• We will give you a tether, which is simply a shoestring with a loop on either end. Athlete Christy Ray being Guided by JanaHold onto the loop with your hand. Do not tie it around your, or your athlete’s, wrist, which could be dangerous if either of you fell.
  • In the beginning, have your athlete hold your elbow, or hold the tether closely to your athlete’s hand. As you get more comfortable with your athlete, you may loosen up, allowing more distance between you.
  • Give an estimated distance to the top or bottom of a hill, bridge, curb, etc.
  • Otherwise, just look at the landscape, and tell your athlete what you see! Bridges, trees, golfers, other runners, bikers, creek, sunset, etc.
  • Offer key directional verbal support such as:
    • “Gentle right/left” to indicate a gentle curve in the path
    • “90 degrees” or “sharp left/right”
    • “Tighten up” tells the athlete to get close, and hold your elbow as you navigate a narrow or congested passage (bridges, runners coming towards you)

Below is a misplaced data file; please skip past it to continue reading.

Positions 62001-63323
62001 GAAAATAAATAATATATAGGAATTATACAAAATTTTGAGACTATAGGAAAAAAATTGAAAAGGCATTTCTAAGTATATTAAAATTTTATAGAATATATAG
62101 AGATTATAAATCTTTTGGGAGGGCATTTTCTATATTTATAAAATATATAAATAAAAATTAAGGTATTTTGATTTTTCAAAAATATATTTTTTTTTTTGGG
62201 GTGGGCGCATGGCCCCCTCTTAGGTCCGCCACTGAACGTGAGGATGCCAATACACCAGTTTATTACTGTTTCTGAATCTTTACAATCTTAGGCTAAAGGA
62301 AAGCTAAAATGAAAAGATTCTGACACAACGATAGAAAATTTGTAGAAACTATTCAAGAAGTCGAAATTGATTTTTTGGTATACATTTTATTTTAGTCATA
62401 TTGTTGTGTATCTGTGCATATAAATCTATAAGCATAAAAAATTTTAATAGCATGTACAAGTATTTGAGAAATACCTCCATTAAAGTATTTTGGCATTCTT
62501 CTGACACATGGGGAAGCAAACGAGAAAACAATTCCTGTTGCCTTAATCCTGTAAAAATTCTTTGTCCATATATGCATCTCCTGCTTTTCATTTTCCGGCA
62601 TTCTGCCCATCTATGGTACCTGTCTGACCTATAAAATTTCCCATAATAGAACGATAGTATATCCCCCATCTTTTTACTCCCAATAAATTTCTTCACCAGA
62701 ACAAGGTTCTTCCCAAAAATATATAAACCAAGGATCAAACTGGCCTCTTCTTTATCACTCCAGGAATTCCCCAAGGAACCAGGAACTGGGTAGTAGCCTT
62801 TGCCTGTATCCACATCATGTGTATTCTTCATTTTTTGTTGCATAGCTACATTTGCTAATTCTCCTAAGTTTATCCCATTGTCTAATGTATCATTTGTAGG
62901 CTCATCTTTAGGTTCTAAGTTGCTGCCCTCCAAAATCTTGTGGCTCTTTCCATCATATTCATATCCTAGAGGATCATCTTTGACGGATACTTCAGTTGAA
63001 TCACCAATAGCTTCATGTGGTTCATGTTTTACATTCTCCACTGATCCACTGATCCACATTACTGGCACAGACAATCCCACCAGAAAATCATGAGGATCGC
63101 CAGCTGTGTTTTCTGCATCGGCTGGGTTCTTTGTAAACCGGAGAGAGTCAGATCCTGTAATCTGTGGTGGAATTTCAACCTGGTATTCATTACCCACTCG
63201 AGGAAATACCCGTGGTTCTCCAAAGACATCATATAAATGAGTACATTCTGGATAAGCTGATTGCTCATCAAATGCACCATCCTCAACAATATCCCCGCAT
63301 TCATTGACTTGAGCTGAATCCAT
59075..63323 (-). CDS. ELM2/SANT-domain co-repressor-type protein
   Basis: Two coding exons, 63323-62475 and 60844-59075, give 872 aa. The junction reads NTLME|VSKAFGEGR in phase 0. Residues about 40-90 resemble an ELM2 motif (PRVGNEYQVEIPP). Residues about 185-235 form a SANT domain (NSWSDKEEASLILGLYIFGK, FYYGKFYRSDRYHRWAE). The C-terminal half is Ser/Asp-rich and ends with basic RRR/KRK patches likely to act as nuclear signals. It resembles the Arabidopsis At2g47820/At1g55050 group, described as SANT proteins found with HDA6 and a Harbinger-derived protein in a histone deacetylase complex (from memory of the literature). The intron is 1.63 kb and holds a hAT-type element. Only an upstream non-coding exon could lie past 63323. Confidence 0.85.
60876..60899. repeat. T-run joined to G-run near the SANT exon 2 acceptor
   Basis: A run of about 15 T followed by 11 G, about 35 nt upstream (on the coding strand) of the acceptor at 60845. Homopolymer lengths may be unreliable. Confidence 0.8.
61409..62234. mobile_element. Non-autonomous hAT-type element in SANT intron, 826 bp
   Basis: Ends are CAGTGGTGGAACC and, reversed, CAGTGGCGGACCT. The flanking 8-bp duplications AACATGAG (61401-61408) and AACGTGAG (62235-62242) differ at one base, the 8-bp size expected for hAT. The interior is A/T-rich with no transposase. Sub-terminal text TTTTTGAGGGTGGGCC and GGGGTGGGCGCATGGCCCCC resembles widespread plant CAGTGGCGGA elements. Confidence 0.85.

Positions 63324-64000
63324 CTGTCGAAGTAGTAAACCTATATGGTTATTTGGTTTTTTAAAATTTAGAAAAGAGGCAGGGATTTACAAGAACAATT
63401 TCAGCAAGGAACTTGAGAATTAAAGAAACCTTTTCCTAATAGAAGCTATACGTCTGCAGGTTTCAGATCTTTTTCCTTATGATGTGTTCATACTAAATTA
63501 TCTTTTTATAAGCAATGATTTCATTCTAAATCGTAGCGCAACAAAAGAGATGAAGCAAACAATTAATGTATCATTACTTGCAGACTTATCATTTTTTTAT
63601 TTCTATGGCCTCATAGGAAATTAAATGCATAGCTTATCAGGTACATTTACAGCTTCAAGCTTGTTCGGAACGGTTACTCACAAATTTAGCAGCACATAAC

• “Stop” when guide and athlete need to stop quickly (dog/car/obstacle darts in front of path)

Click here for more information on running with a visually impaired athlete

Running with a wheelchair or handcycle athlete

  • A flag at standing eye level height is required.
  • Safety helmets must be worn by Achilles athletes on wheels.
  • Pushrim wheelchair and handcycle athletes are generally fast, especially on the downhill. They will likely get ahead of you. You can catch up on the inclines.
  • Some races do allow guides on bicycles on the course.  Contact the race director at least 6 weeks prior to the event to inquire…never assume!